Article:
A Chapter by Peter Rogerson



Inspector Rosie Baur was about to return to the two uncooperative children and her constable when a stranger came towards her, nervously. He was dressed as if for work, maybe labouring.

Excuse me,” he said awkwardly, “but are you in charge here?”

Rosie nodded. “Detective Inspector Baur of Brumpton CID,” she said, “can I help you?”

Them kids. It weren’t them as found the body first,” he said, “I was down there, watching out for my own kids going the short way to school, Swanspottle Juniors if you must know which, and I couldn’t help noticing them walking along because, well, they don’t look right. Not right at all, in them blazers.”

We realise that,” put in Rosie, “what some might call an anachronism.”.

Exactly. Well, there was a bloke in front of them down by the stream where they were walking, an awkward sort of cove with a bit of a limp, and he came along first, and stopped and looked to see what the lump in the stream was. Then he turned towards the woods, them woods over there that stretched past what they call the Witch Cottage towards Brumpton. He saw the poor woman before the kids did, and I’ve been trying to rack my brains but couldn’t even swear that her body was there before he came along. That’s when I phoned you lot on my mobile.”

Ah, Mr…?” queried Rosie.

Butcher,” he replied, “Aaron Butcher.”

And you’re sure of what you saw? The two children in what you believe to be wrong school clothes coming upon the body in the stream soon after a limping stranger? And that stranger, he limped off into the woods? And you don’t think the body was there before he came along?”

Mr Butcher shrugged his shoulders. “I wasn’t what you’d call paying much attention,” he said nervously, “you see, I was watching my kids down the path that leads off the Bottoms to their school. You have to be careful with kids these days. Nobody knows who’s about. But I did see the bloke limping ‘cause I see him quite a few times when I’m waving my nippers off, down here, just wanderin’ about. It was the same bloke all right, and he scuttled off sharply, and then I saw the woman in the stream, quite clearly, and phoned the rozzers, begging your pardon.”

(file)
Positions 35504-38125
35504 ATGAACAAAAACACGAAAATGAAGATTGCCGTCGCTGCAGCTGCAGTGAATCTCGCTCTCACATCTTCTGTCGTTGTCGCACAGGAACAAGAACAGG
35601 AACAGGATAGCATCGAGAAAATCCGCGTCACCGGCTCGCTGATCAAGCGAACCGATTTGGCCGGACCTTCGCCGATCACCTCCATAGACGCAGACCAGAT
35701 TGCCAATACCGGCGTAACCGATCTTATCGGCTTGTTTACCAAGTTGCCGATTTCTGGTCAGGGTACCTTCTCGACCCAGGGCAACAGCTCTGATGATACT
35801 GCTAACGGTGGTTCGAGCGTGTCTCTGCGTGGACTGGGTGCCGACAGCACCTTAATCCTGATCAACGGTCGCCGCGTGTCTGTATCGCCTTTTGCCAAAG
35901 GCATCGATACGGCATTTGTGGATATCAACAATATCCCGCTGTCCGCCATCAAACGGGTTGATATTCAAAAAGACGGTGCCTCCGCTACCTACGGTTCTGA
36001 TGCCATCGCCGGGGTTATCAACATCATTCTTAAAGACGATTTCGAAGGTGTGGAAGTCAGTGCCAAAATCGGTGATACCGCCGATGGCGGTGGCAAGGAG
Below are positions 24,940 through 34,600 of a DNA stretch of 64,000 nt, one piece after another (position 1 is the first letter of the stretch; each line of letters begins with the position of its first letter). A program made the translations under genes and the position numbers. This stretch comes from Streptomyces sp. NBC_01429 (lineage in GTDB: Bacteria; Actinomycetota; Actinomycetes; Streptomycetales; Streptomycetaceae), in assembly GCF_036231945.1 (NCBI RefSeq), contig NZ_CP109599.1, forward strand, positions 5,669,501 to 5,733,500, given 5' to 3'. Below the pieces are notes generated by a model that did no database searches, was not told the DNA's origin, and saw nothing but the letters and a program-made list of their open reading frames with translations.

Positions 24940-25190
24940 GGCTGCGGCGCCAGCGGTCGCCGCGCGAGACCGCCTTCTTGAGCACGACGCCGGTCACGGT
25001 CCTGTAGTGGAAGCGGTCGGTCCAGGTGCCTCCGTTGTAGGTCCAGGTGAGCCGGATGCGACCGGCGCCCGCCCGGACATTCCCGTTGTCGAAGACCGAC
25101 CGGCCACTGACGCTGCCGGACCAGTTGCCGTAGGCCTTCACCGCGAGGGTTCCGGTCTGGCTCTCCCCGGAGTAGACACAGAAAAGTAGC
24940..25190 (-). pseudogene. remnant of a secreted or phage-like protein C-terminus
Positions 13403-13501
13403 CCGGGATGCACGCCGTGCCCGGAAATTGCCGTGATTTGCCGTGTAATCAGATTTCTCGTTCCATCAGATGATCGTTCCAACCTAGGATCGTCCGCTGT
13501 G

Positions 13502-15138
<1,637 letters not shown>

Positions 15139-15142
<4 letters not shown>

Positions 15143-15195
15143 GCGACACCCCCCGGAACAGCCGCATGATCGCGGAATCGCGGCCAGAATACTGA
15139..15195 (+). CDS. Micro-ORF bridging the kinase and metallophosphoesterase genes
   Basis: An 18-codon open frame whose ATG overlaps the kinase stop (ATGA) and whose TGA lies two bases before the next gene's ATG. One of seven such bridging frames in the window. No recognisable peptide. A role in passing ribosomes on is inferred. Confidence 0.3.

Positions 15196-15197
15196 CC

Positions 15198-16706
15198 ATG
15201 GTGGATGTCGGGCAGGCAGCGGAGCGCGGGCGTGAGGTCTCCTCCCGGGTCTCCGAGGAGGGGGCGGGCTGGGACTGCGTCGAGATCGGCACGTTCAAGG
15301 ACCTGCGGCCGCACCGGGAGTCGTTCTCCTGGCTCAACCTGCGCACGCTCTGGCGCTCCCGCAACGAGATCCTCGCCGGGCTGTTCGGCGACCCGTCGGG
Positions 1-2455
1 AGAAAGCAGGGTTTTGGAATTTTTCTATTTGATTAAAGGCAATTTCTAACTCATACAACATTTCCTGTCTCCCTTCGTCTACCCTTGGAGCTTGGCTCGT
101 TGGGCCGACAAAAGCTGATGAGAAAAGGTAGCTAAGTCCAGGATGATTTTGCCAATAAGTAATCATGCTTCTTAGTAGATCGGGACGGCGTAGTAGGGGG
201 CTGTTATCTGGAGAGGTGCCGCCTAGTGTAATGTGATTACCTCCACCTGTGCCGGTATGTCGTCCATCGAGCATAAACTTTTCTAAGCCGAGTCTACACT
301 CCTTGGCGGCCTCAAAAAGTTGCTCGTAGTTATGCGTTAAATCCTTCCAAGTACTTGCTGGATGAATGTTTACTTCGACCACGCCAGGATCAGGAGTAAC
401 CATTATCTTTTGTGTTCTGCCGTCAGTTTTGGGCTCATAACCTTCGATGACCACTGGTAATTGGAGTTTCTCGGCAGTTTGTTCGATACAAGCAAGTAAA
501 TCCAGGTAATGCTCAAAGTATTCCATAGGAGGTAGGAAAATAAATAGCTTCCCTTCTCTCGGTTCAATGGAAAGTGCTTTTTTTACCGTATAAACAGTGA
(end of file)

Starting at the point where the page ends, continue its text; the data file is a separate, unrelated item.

And you didn’t feel like checking that it was a body? That she was really dead and not just sleeping?” asked Rosie, frowning.

Mr Butcher shuddered. “She were dead in the water. That’s what I thought, so I phoned you lot. Now if I can go I’d like to get to work before the boss gives me the sack!”

You can go now, but I’ll need a written statement later today,” said Rosie, clearly disliking the man. “Please call in at the Brumpton police station at six o’clock or thereabouts. I suppose you can do that?”

And those kids over there are in the clear? He asked, “I wouldn’t like to think of young ‘uns like that being questioned about what they know nowt about.”

She nodded. “See you later then, Mr Butcher,” she said, and watched him as he wandered hurriedly off.

What do you make of that?” she asked the uniformed Sergeant Johnson who had been listening to the exchange with growing interest.

Do you know that man?” she asked.

Aye, I do, ma’am,” he replied, “Air-headed Aaron he’s called. Got two kids, sees them off to school like ‘e said, been in and out of the nick for not very much, smoking the odd joint, possession, that sort of thing, I don’t know him personally but they say at the nick that he’s okay. One of the lads uses him as a snout, says he don’t know much but can occasionally be useful.”

So he’s just an ordinary enough guy living an ordinary life. Married?”

Divorced, I reckon. Either that or permanently separated.”

Thanks sergeant. That may be useful,” she said slowly, then: “the limping man? Did you recognise him?”

Sergeant Johnson shook his head. “Nah,” he said, “but if he was off into those woods he could be anyone on the dark side of life. It’s said to be ancient woodland and nobody knows everything there is to know about it And they say as there’s an old cottage in there, Witch Cottage it’s called, with more old tales about it than I’ve had hot dinners, beggin’ your pardon, but I ain’t ever been called to go to it.”